I have no difficulty with brother Holt and those who travel his road doctrinally, so long as they hold their views as personal convictions and do not press them to the disruption and division of the churches. It is the sad truth however that they have never learned the difference between “express” and “press.” The mere expression of their convictions (assuming them to be honestly held) is not the problem. It is the agitation of their views, their pressing for their acceptance, their sense of mission and evangelistic fervor with regard to their propagation, and the consequent strife, division, and broken fellowship which they engender. I have had the sad expreience of following brother Holt where he has labored and propagated his views. The strife, heartache, open division, and totally “unChristlike” dispositions of his supporters and converts to his views which I found in these places are of themselves sufficient evidence of the error of his concepts and the manner of their promulgation. In a word, the attitudes of his converts to his position are the best commentary on the character of his position. J. C. Hare perceptively observes: “To form a correct judgment concerning the tendency of any doctrine we should look rather at the forms it bears in the disciples, than in the teacher, for he only made it, they are made by it.”
Some General Observations
It probably was only a male chauvinist who said, “A woman never believes she loses an argument, because she always knows she is misunderstood.” Brother Holt seemingly believes he is victorious in every confrontation over his views, because he knows he is, as before noted, never understood and always misrepresented.
Brother Holt has an iconoclastic fixation. He is forever tilting at spiritual windmills which he mistakes for giant aberrations from Divine truth. Sad to say, like Cervantes’ ” Don Quixote, ” he has a lot of good ” Sancho Panzas ” who do not see things as he does, but who loyally try to protect him from his indiscretions. They excuse his activities on the ground that “he is saying a lot of things that need to be said” (they do not specify). In the words of an old proverb, we answer, “He buys honey too dearly who licks it from thorns.”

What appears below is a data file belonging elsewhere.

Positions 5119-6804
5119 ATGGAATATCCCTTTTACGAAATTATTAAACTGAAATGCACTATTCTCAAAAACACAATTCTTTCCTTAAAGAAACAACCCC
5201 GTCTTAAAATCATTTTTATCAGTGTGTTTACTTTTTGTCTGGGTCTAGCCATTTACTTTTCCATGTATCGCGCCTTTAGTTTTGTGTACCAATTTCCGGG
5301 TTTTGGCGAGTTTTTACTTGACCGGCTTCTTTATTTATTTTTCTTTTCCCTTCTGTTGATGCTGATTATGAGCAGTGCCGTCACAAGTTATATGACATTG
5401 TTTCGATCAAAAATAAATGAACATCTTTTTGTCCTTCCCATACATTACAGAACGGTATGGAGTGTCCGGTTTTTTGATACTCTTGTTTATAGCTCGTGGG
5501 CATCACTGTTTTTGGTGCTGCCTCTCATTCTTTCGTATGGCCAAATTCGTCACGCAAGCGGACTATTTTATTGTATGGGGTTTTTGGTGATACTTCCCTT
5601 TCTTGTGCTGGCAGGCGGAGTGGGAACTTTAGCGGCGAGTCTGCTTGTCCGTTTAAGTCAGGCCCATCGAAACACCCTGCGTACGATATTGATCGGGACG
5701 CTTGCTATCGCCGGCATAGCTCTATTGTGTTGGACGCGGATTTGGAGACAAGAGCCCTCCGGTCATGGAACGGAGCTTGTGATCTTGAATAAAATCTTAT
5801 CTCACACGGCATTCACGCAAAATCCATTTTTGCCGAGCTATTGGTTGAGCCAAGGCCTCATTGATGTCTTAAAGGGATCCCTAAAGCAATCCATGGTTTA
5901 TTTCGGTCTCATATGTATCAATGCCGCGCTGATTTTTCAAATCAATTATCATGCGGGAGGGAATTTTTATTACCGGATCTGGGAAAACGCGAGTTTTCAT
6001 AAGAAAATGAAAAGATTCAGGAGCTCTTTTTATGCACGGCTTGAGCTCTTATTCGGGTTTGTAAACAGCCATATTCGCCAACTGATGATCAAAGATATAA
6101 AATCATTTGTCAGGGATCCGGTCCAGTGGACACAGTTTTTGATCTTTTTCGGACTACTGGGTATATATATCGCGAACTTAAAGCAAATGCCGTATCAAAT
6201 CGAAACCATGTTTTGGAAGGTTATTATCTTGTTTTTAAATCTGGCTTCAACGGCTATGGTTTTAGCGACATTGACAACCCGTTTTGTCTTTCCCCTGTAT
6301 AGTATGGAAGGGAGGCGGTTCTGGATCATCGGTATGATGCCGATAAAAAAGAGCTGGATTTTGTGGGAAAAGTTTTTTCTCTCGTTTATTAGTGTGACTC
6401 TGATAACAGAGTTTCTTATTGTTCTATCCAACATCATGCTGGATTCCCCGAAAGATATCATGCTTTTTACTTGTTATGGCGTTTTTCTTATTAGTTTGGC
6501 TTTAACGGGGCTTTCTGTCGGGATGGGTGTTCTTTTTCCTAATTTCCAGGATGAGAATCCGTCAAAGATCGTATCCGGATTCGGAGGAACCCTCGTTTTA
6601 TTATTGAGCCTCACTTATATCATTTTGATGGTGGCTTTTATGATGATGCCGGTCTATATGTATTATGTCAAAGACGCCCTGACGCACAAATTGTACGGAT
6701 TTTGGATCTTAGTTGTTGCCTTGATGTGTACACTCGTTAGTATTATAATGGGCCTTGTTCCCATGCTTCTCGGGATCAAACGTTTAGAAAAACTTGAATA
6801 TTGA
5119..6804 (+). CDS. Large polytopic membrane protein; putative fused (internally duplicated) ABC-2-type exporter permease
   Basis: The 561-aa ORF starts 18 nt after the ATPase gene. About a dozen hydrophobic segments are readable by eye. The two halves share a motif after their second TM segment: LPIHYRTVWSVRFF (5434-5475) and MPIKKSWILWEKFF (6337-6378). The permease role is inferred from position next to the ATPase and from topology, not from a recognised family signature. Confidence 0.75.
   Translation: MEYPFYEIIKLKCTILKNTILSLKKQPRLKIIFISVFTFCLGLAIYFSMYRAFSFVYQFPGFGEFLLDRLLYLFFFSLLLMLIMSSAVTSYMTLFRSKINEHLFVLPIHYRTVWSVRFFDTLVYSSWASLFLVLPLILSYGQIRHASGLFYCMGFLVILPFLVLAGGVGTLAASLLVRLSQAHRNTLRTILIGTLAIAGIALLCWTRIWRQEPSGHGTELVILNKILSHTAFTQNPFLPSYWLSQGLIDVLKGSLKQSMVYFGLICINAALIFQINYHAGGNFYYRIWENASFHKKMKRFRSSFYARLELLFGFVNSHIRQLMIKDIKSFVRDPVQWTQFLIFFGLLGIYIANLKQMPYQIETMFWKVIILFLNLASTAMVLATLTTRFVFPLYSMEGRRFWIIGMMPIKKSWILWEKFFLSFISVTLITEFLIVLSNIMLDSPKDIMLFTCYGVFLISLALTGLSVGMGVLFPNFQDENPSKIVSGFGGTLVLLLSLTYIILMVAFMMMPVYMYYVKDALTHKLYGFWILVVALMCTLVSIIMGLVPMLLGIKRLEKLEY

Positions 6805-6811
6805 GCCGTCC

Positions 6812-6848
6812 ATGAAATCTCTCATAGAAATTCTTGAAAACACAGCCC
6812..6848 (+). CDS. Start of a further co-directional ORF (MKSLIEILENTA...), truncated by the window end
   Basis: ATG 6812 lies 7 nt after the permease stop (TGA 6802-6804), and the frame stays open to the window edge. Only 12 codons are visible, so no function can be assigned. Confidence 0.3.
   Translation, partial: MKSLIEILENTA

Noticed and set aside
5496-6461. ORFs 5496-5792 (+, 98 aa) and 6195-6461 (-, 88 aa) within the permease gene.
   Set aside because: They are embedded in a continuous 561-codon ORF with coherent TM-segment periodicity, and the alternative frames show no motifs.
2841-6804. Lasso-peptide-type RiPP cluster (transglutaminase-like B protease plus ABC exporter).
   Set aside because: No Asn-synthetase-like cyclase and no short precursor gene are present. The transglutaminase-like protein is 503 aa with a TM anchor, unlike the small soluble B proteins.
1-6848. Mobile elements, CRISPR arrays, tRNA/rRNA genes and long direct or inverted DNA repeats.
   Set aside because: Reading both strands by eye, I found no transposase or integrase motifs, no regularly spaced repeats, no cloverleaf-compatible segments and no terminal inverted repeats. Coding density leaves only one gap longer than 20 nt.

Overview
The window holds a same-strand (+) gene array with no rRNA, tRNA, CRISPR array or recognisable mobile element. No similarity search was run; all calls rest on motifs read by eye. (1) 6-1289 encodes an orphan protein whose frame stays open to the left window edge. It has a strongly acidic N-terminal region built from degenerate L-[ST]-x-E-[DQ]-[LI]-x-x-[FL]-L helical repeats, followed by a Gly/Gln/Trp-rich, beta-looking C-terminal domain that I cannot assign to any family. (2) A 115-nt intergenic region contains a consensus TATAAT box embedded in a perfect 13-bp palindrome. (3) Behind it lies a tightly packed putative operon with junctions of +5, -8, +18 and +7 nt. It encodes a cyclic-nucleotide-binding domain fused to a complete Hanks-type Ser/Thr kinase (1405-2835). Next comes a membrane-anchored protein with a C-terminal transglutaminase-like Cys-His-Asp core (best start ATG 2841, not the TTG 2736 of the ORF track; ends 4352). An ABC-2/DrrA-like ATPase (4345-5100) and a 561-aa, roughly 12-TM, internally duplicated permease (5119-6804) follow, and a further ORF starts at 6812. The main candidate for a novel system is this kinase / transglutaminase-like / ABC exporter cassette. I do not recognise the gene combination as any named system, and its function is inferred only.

That our brother possesses many fine qualities, much ability, and preaches needed truth on many subjects is not denied. However, I agree with Charming who wrote: “The consistency of great error with great virtue, is one of the lessons of universal history. But error is not made harmless by such associations. False theories though held by the greatest and best of men, and though not thoroughly believed, have wrought much evil.” It remains true, as Thoreau wrote: “No imposition is too great for the credulity of men.” Therefore, we cannot safely tolerate the pressing of erroneous concepts and practices, however innocuous they may seem at the time, for the most insignificant aberrations have in time become the occasion of great evil.
Our brother has overshot Jerusalem and landed in Babylon doctrinally. If he practices his teaching, his movement will either die or become an organic monster. Movements launched on a plea for the freedom of absolute individualism and repudiation of all organization, as is Holt’s invariably cease to be individual and become organically autocratic and tyrannical the moment they are soundly established. Yet, as Franklin P. Jones said relative to matters political, “There’s nothing wrong with extremists that trying to reason with them won’t aggravate.” Hence, I close pessimistically relative to any hope that what we say will affect for good him who is the object of our remarks.
What I have written are solely my sentiments. Others who write in this issue are not expected necessarily to endorse all said, nor should they be held accountable, but I want it said, and I will defend it if necessary. Furthermore, though I know not what others will say in this issue, I wish to be held accountable for only that which I personally say.
Guardian of Truth XXXIV: 19, pp. 578, 606-607
October 4, 1990